How do companies and startups develop innovations together?

New customer demands and fierce competition: the pressure on companies to innovate is high across all sectors – and established companies and young startups alike are struggling to meet these demands. Increasingly, this is leading to cooperation between corporates and startups. In this way, the speed and agility of young companies meet the professional structures and long-standing know-how of established companies. Both startups and corporates can benefit from each other's strengths in such a collaboration and ignite a firework of innovation together. 

How do you successfully innovate? This is an exciting process that requires close observation, learning, discovery, testing and validation. At the same time, a structured approach is vital to find and address new markets. To master these numerous challenges and develop new projects, more and more startups are successfully working together with established companies. But what are the concrete advantages and opportunities? What are the stumbling blocks – and how can they be avoided? 

Mutual understanding is the key to success

Some challenges in the cooperation between companies and startups arise from the different corporate cultures, working habits, and guidelines.Because often, especially at the beginning of a cooperation, hurdles such as too strict corporate guidelines or scepticism about the procedure stand in the way of creative cooperation between startups and companies. Each party can benefit from the strengths of the other.

In contrast to startups, corporates often think too product-centred, develop products according to their own interests, or optimise until the optimal time for market entry is missed. On the other hand, startups approach the development of innovations in a much more open and relaxed way. They keep their eyes open for potential opportunities and tend to be more disruptive, whereas corporates are often blinkered and tend to be more successful with incremental innovations, i.e., optimisation and further development of the existing.

On the other hand, many startups lack knowledge about their potential customers, the market or industry in which they operate, and the profit opportunities they can expect. Thus, cooperation can significantly improve the problem-solution fit for corporates as well as the product-market fit for startups.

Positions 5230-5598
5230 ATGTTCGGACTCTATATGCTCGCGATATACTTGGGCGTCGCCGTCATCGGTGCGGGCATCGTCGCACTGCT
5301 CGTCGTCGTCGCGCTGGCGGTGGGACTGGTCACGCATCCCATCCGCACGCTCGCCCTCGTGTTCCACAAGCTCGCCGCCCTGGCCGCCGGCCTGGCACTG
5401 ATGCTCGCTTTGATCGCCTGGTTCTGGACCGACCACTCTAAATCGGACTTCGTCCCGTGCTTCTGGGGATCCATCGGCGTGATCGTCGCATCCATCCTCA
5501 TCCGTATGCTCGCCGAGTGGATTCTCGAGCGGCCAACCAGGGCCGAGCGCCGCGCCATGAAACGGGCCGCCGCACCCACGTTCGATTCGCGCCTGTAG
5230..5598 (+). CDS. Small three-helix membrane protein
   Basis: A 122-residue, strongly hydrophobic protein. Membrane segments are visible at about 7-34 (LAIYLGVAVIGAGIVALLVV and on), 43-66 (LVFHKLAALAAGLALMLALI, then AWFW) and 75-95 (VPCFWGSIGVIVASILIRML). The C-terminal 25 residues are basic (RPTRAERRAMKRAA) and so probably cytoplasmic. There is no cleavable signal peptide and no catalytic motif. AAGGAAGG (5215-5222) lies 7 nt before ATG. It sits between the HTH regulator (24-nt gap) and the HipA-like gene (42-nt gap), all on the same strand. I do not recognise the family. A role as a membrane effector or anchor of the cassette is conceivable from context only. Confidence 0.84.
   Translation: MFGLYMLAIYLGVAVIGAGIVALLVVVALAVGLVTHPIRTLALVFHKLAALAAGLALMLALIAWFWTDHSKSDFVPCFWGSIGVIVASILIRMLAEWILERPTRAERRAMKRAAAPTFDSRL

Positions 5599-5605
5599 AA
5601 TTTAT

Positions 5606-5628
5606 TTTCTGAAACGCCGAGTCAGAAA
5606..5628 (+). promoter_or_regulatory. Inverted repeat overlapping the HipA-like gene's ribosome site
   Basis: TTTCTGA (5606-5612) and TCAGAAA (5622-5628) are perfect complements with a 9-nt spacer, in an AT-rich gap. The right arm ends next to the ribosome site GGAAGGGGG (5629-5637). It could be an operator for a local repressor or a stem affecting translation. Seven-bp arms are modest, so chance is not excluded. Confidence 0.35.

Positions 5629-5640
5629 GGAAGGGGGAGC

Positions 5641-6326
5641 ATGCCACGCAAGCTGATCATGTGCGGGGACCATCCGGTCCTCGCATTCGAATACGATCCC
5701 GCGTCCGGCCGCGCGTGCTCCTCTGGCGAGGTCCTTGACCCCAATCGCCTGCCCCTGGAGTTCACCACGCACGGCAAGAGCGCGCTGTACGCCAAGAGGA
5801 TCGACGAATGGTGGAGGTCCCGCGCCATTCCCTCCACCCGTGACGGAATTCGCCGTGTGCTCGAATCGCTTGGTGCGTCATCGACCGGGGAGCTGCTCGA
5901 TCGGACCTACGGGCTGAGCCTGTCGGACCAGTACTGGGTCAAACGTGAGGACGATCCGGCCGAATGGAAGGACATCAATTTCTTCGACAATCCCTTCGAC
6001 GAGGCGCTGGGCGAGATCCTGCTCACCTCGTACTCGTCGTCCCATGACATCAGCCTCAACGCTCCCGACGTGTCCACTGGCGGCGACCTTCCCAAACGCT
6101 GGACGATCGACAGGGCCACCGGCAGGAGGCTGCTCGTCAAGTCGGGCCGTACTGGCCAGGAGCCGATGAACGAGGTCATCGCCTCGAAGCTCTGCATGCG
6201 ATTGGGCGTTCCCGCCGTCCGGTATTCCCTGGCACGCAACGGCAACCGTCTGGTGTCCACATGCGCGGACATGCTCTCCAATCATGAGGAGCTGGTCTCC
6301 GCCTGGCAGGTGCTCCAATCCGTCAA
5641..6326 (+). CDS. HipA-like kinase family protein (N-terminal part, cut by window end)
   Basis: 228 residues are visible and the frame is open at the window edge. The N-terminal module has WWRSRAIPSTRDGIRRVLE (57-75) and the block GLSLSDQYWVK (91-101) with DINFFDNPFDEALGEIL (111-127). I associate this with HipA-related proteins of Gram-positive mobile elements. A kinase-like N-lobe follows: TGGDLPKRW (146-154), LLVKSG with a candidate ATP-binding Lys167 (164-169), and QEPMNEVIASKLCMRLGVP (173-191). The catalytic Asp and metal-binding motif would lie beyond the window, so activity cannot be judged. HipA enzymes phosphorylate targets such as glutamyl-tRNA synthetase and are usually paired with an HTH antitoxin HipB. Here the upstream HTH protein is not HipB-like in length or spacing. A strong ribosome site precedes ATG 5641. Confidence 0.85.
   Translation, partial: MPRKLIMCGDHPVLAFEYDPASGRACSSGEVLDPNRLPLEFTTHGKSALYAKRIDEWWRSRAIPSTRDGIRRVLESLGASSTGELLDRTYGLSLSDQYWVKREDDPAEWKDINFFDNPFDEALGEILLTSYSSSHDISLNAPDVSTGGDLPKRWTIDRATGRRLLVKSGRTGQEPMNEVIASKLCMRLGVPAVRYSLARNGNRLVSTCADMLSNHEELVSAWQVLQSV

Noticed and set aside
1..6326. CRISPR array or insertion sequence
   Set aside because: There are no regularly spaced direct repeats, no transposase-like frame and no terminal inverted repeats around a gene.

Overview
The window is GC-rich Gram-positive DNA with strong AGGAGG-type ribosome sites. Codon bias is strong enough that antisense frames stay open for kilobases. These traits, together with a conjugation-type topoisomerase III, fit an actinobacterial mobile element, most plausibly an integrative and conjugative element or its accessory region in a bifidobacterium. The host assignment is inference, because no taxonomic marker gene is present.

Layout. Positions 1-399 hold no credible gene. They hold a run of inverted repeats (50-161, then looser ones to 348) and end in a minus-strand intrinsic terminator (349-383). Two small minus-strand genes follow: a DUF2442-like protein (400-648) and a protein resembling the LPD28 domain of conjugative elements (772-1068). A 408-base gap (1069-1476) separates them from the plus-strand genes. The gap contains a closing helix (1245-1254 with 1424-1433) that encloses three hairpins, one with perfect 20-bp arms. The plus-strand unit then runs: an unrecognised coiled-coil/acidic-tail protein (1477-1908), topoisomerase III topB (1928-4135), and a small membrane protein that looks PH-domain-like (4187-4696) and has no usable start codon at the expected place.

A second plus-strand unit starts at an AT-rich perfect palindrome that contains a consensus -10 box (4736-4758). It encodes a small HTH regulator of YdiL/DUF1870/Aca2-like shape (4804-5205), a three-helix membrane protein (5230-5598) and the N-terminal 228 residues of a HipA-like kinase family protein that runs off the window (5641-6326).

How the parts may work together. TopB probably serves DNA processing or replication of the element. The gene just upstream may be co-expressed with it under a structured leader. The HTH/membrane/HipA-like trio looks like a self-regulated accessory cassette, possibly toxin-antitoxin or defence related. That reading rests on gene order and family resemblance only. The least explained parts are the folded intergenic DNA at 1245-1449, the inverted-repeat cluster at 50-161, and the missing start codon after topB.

In addition, large companies have sophisticated infrastructures such as extensive production or logistics networks, large production capacities, and possible certifications. This means they are able to easily produce prototypes, run test series or scale up production in a short time.

Expectation management: Make clear agreements

If companies and startups decide to work together, they should clarify a few points beforehand:

For example, the decision-making speeds of startups and companies tend to be different. While many startups make far-reaching decisions in the shortest possible time and proceed according to the fail fast principle, the reaction speed of most large companies is significantly slower due to their internal structures and processes. Thus, the different philosophies and approaches during the process can quickly lead to misunderstandings and bottlenecks. Realistic planning, especially of timelines, is therefore paramount to avoid frustrations and ensure a smooth progress of the project. Mutual understanding is also needed in order to deal with other cultural differences, which is why it is important to put oneself in each other's shoes.

Furthermore, both parties should jointly define clear goals for the outcome of the collaboration: is the aim to develop a new market. or improve market penetration in an existing field of business? In addition, efficient collaboration requires fixed contact persons on both sides who are authorised to act by the C-level and who have budgetary and decision-making powers. Last but not least, transparency and honesty are also necessary for the cooperation between companies and startups - as in any good joint venture.

The effort pays off: preparing the ground for innovations together

Even if these requirements may sound complex or costly at first, the results are well worth it. That is why more and more entrepreneurs are taking this path: in recent years, cooperation between corporates and startups has been increasing – fortunately often not only to boost sales but to develop relevant, beneficial products and services for people. To improve the chances of success of such a project, it often makes sense for a third player, such as our accelerator programme RESPOND, to take on a moderating role. At the same time, essential know-how should be aggregated within the group. For example, by appointing a dedicated corporate facilitator who knows the specifics of working with startups and also communicates these to the decision-makers in the organisation accordingly. Establishing a framework that is mindful of all of the above creates the basis for successful cooperation and the development of genuine innovations.